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Concept.png CCTV 
(mass surveillanceSourcewatch
A 2008 mural by Banksy.[1] Westminster City Council later ordered its removal.[2]

CCTV, (Closed-circuit_television) provides (and generally records) live video footage of public or private spaces. This is a potentially welcome development as regards hampering the fabrication of mendacious official narratives. However, most (if not all?) national governments have failed to address the legal aspect of this, with the result that CCTV footage of "terrorist" events is persistently unavailable or lost.

Official narrative

CCTV is originally about monitoring people for their own sake. Honest and law abiding citizens have nothing to fear from its increasingly universal adoption by authorities. Crime prevention is a key driver behind the implementation of CCTV cameras.


The "the total failure of CCTV to deter people from committing crimes in the first place"[3] has not deterred the ever wider deployment of CCTV, suggesting that other motives might be driving this technological roll out. Tony Porter stated that as regards UK CCTV usage, "there is a gap between what exists and what should exist." In 2015, he opined that less than 2% of UK public authorities were operating CCTV cameras in compliance with "any British standard".[4]

Control of access to CCTV footage

CCTV evidence, although it could be made publicly available, for example, by being live streamed to the internet, is generally under the control of the few who set up the systems. Even where these are public authorities, spending public money and nominally acting for the good of the public, because it is controlled by a central authority, footage tends to remain under tight control, only released on an ad hoc basis when it suits the interests of those who set up the cameras.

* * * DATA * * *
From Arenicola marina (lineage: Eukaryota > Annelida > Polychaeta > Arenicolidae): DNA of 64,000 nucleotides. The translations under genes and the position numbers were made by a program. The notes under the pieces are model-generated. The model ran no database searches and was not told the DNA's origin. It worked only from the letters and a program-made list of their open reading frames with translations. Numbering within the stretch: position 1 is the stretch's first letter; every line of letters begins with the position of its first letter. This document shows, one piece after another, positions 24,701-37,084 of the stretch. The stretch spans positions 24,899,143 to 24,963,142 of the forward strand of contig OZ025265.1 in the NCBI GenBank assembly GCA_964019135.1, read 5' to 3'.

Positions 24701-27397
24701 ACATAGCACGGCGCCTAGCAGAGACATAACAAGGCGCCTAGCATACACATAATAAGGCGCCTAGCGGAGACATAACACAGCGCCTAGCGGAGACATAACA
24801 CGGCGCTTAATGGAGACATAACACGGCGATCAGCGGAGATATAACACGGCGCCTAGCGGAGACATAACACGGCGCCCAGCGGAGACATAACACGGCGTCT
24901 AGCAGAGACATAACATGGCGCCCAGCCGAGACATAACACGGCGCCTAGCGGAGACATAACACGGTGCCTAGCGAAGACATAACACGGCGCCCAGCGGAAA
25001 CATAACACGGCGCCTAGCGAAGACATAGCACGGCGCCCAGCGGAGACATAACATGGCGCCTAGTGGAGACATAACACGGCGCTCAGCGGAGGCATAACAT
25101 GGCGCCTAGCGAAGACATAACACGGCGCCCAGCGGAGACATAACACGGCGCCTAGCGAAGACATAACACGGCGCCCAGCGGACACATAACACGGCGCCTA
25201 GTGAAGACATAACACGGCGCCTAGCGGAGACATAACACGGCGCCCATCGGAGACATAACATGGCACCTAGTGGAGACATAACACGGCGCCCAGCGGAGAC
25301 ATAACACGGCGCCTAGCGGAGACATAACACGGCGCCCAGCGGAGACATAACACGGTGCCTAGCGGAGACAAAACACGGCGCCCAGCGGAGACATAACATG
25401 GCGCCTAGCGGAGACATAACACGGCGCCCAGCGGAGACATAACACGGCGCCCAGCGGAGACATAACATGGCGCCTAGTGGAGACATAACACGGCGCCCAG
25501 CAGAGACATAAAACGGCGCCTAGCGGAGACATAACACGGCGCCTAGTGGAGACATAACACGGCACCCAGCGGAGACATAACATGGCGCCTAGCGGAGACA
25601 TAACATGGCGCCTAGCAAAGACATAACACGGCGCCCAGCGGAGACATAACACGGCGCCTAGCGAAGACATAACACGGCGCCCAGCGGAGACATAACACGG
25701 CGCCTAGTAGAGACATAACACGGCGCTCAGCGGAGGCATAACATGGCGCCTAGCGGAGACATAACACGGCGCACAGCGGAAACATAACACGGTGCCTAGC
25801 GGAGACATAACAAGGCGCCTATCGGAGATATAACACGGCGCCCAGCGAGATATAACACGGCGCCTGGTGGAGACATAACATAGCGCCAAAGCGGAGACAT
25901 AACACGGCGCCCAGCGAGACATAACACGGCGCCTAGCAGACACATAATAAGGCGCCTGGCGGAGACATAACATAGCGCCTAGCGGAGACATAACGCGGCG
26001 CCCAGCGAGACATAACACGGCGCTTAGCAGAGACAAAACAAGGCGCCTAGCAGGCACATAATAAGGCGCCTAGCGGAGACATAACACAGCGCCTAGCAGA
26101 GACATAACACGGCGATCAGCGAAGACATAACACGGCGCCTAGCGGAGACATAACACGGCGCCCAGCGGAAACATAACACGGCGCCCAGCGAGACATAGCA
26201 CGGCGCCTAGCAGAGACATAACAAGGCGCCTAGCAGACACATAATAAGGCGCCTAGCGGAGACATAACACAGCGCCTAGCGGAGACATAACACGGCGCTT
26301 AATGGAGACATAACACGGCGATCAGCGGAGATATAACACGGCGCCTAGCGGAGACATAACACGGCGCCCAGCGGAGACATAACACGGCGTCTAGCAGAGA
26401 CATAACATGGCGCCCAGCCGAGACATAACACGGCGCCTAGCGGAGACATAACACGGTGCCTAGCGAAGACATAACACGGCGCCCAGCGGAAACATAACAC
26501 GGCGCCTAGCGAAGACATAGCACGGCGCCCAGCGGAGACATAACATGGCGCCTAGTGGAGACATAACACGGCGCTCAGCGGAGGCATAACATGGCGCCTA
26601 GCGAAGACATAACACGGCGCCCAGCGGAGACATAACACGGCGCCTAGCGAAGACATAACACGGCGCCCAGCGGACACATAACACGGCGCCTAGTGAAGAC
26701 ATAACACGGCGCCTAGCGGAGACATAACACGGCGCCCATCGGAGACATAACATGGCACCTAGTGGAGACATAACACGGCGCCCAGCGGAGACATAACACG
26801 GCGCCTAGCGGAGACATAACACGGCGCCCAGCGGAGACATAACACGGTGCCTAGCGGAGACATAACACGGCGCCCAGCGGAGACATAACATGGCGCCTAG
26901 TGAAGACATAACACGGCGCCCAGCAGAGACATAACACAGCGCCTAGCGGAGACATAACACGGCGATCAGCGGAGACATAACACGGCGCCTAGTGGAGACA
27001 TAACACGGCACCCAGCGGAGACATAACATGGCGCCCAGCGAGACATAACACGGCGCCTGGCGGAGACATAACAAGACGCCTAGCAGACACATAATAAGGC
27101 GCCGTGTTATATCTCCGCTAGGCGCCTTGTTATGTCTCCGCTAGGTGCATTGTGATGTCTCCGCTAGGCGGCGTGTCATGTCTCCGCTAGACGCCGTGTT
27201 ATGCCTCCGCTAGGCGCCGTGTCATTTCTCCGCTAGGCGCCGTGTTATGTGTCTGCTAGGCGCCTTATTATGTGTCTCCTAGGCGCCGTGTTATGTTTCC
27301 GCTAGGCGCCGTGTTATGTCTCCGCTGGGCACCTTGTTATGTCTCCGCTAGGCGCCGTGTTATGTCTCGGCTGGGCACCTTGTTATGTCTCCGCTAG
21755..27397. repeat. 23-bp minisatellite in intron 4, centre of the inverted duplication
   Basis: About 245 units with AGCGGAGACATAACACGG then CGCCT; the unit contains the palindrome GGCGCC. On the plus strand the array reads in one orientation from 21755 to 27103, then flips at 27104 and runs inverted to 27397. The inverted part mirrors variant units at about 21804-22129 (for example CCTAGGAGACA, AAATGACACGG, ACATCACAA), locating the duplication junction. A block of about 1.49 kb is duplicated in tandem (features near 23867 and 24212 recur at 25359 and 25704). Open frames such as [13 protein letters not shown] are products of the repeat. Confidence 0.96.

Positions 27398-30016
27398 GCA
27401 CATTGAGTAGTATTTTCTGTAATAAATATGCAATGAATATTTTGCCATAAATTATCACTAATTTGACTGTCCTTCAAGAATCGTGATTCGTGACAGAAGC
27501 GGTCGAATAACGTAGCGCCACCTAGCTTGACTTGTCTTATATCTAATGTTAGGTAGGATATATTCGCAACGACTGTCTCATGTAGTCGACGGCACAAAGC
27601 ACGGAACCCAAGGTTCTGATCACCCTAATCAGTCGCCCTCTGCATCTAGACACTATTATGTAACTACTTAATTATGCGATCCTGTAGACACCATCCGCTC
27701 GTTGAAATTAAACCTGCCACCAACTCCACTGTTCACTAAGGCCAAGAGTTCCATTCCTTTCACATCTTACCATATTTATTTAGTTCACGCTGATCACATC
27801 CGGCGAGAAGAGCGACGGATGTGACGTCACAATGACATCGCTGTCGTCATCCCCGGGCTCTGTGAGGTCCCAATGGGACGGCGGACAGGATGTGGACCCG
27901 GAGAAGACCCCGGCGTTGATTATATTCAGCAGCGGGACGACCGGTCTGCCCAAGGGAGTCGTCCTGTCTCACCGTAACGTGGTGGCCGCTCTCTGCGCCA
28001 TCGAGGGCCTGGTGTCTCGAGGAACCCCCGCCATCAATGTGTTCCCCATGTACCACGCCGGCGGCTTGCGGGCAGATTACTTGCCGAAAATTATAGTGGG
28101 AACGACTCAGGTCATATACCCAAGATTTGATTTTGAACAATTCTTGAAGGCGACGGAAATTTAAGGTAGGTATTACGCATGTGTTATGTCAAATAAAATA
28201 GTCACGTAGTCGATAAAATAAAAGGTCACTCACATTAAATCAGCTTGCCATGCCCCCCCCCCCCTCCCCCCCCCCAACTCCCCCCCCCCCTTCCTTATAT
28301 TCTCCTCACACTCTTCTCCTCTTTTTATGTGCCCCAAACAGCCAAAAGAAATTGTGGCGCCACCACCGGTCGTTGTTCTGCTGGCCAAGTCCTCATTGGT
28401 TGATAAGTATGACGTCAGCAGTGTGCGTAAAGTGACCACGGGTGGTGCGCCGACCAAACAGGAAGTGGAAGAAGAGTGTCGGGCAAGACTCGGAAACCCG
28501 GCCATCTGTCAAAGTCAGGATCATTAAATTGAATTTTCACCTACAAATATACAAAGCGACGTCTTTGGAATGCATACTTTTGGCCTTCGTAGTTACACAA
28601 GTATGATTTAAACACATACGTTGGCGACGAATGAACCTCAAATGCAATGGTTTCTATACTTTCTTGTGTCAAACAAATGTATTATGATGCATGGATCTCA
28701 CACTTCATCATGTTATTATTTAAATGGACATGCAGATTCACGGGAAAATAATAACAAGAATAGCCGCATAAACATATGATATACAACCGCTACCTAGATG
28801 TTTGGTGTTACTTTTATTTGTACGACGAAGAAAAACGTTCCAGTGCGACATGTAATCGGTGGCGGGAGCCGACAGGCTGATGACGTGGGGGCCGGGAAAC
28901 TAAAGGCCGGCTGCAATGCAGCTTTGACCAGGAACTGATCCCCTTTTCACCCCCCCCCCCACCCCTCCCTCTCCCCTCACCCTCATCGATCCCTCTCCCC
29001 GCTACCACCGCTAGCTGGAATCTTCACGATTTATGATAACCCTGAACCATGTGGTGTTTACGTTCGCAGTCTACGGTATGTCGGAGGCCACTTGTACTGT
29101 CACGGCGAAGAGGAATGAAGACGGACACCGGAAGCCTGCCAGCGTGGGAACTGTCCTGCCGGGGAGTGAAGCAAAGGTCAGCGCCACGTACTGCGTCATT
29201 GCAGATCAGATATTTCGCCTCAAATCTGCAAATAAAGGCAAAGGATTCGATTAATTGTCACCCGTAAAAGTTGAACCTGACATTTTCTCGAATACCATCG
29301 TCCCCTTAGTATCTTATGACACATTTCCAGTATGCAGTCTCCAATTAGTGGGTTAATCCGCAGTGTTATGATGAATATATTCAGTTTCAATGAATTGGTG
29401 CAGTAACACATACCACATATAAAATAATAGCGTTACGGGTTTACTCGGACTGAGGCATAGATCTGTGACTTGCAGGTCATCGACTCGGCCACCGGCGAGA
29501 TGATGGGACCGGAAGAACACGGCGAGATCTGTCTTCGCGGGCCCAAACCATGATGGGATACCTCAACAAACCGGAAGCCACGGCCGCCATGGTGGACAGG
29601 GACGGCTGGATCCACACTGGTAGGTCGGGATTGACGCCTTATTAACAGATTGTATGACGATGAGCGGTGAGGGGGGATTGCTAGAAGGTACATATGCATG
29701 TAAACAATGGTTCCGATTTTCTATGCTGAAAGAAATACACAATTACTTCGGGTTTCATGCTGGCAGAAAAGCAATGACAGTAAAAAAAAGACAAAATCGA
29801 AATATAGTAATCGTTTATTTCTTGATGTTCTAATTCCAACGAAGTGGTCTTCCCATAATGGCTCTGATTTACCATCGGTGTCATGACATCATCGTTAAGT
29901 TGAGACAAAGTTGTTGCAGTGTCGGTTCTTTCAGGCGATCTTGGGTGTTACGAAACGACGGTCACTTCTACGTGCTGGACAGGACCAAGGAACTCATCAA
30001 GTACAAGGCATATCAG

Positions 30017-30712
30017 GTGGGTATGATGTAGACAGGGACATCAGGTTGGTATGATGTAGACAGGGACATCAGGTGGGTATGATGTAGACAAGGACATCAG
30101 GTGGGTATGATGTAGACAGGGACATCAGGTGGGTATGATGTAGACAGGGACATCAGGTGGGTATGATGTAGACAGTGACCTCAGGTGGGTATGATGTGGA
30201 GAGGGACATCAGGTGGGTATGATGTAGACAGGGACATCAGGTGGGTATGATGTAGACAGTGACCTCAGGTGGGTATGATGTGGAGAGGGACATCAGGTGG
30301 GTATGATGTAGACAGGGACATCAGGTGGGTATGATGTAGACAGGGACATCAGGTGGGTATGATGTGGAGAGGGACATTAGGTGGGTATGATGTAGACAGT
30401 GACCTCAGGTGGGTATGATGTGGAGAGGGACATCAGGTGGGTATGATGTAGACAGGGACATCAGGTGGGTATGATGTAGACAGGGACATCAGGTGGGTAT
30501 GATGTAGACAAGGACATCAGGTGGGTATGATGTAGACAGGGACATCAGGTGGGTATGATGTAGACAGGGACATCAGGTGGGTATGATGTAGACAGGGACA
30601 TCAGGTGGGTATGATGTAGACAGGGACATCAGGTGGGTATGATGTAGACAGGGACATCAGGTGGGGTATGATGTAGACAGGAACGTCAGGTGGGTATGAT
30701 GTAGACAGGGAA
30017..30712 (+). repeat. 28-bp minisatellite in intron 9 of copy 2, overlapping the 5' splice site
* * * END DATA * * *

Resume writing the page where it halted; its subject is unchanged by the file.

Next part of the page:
Secrecy of CCTV footage

Le Monde reported on 22 July 2016, after the Nice truck event a judge ordered that all recordings for 18 hours before the attack, on 1256 CCTV cameras in Nice be erased before being shown to anyone. The mayor refused to grant this demand[5] but it is unknown whether footage was made public.

Secrecy of camera locations

In 2016 a federal judge blocked the disclosure of where the FBI has attached surveillance cams on Seattle utility poles.[6]

'Missing CCTV' footage

The widespread use of CCTV could provide valuable evidence in the case of acts of terrorism, though it is more notable for is absence in this respect. Specifically, in the following instances:

  • 1995: Oklahoma City bombing - In response to a suit by Jesse Trentadue, the US government gave up 26 tapes, but they all have parts of the footage missing between 8:54am and 9:02am, ostensibly because the tapes were being changed at this time.[7] These do not include the CCTV of the Murrah building; in response to a FOIA request, the FBI claims to have lost the tapes of the Murrah building, although Trentadue claims that an anonymous source told him that he had seen that video.[8][9]
  • 1997: Diana Princess of Wales/Death - No CCTV footage of the crash has been made available. It is unclear whether any exists.
  • 2001: 9-11/Pentagon - The FBI confiscate all CCTV footage from nearby cameras for reasons of "National security", arriving at a nearby gas station "within minutes".[10] Of the Pentagon's (presumably many) CCTV cameras, footage from only a single camera has been released[When?] - and that is missing a crucial frame.
  • 2005: 7 July 2005 London bombings - Verint systems took control of London Transport's CCTV 10 months before the attacks, and have never released any footage, claiming that none of the relevant cameras were working. Footage from mainline station CCTV cameras was released, 3 years after the event.

Incorrect footage

CNN aired CCTV which it claimed were of the 2016 Mass murder in Brussels, but which were of a different incident.